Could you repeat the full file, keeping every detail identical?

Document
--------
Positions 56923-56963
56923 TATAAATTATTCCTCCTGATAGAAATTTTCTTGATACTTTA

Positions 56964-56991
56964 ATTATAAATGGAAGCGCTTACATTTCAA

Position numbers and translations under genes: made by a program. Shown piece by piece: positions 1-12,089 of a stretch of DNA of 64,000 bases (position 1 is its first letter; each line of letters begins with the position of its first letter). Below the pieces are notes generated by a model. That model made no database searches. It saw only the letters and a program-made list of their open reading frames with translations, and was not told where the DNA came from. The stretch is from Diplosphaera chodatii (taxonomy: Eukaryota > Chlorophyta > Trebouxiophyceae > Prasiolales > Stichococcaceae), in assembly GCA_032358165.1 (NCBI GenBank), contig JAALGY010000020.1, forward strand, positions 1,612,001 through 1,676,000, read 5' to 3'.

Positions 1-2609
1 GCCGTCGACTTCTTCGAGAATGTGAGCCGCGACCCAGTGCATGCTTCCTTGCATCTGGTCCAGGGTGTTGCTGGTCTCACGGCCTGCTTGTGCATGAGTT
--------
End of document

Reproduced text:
Positions 56923-56963
56923 TATAAATTATTCCTCCTGATAGAAATTTTCTTGATACTTTA

Positions 56964-56991
56964 ATTATAAATGGAAGCGCTTACATTTCAA

Position numbers and translations under genes: made by a program. Shown piece by piece: positions 1-12,089 of a stretch of DNA of 64,000 bases (position 1 is its first letter; each line of letters begins with the position of its first letter). Below the pieces are notes generated by a model. That model made no database searches. It saw only the letters and a program-made list of their open reading frames with translations, and was not told where the DNA came from. The stretch is from Diplosphaera chodatii (taxonomy: Eukaryota > Chlorophyta > Trebouxiophyceae > Prasiolales > Stichococcaceae), in assembly GCA_032358165.1 (NCBI GenBank), contig JAALGY010000020.1, forward strand, positions 1,612,001 through 1,676,000, read 5' to 3'.

Positions 1-2609
1 GCCGTCGACTTCTTCGAGAATGTGAGCCGCGACCCAGTGCATGCTTCCTTGCATCTGGTCCAGGGTGTTGCTGGTCTCACGGCCTGCTTGTGCATGAGTT